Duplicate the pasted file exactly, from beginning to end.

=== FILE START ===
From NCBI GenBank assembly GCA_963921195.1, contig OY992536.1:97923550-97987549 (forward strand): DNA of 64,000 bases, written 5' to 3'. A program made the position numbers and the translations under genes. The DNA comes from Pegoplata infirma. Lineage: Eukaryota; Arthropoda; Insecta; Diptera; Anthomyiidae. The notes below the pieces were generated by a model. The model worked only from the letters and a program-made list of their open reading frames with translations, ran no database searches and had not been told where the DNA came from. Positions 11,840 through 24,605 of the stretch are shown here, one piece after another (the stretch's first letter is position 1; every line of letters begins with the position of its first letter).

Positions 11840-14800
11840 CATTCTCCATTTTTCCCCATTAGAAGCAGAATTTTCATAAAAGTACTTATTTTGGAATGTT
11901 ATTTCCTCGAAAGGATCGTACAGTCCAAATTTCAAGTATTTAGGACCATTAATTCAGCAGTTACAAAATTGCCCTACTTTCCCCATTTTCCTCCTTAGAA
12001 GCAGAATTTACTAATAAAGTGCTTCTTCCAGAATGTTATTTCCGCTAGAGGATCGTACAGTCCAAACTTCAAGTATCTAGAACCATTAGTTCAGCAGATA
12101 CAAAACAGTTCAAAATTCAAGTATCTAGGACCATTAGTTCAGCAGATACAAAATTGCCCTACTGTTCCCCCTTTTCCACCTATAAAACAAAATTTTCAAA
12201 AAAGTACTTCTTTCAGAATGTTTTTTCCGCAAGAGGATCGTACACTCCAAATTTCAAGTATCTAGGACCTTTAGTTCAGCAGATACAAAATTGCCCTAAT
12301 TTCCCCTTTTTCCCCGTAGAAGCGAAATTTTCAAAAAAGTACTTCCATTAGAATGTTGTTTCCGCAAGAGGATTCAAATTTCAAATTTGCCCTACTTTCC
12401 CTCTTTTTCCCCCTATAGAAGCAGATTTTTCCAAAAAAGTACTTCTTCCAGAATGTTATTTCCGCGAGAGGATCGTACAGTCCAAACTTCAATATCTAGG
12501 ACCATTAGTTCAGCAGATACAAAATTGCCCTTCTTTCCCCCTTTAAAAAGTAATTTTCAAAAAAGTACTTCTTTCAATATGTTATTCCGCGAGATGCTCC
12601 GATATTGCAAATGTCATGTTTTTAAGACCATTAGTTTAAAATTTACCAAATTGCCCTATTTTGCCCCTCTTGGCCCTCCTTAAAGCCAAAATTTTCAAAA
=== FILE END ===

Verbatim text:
From NCBI GenBank assembly GCA_963921195.1, contig OY992536.1:97923550-97987549 (forward strand): DNA of 64,000 bases, written 5' to 3'. A program made the position numbers and the translations under genes. The DNA comes from Pegoplata infirma. Lineage: Eukaryota; Arthropoda; Insecta; Diptera; Anthomyiidae. The notes below the pieces were generated by a model. The model worked only from the letters and a program-made list of their open reading frames with translations, ran no database searches and had not been told where the DNA came from. Positions 11,840 through 24,605 of the stretch are shown here, one piece after another (the stretch's first letter is position 1; every line of letters begins with the position of its first letter).

Positions 11840-14800
11840 CATTCTCCATTTTTCCCCATTAGAAGCAGAATTTTCATAAAAGTACTTATTTTGGAATGTT
11901 ATTTCCTCGAAAGGATCGTACAGTCCAAATTTCAAGTATTTAGGACCATTAATTCAGCAGTTACAAAATTGCCCTACTTTCCCCATTTTCCTCCTTAGAA
12001 GCAGAATTTACTAATAAAGTGCTTCTTCCAGAATGTTATTTCCGCTAGAGGATCGTACAGTCCAAACTTCAAGTATCTAGAACCATTAGTTCAGCAGATA
12101 CAAAACAGTTCAAAATTCAAGTATCTAGGACCATTAGTTCAGCAGATACAAAATTGCCCTACTGTTCCCCCTTTTCCACCTATAAAACAAAATTTTCAAA
12201 AAAGTACTTCTTTCAGAATGTTTTTTCCGCAAGAGGATCGTACACTCCAAATTTCAAGTATCTAGGACCTTTAGTTCAGCAGATACAAAATTGCCCTAAT
12301 TTCCCCTTTTTCCCCGTAGAAGCGAAATTTTCAAAAAAGTACTTCCATTAGAATGTTGTTTCCGCAAGAGGATTCAAATTTCAAATTTGCCCTACTTTCC
12401 CTCTTTTTCCCCCTATAGAAGCAGATTTTTCCAAAAAAGTACTTCTTCCAGAATGTTATTTCCGCGAGAGGATCGTACAGTCCAAACTTCAATATCTAGG
12501 ACCATTAGTTCAGCAGATACAAAATTGCCCTTCTTTCCCCCTTTAAAAAGTAATTTTCAAAAAAGTACTTCTTTCAATATGTTATTCCGCGAGATGCTCC
12601 GATATTGCAAATGTCATGTTTTTAAGACCATTAGTTTAAAATTTACCAAATTGCCCTATTTTGCCCCTCTTGGCCCTCCTTAAAGCCAAAATTTTCAAAA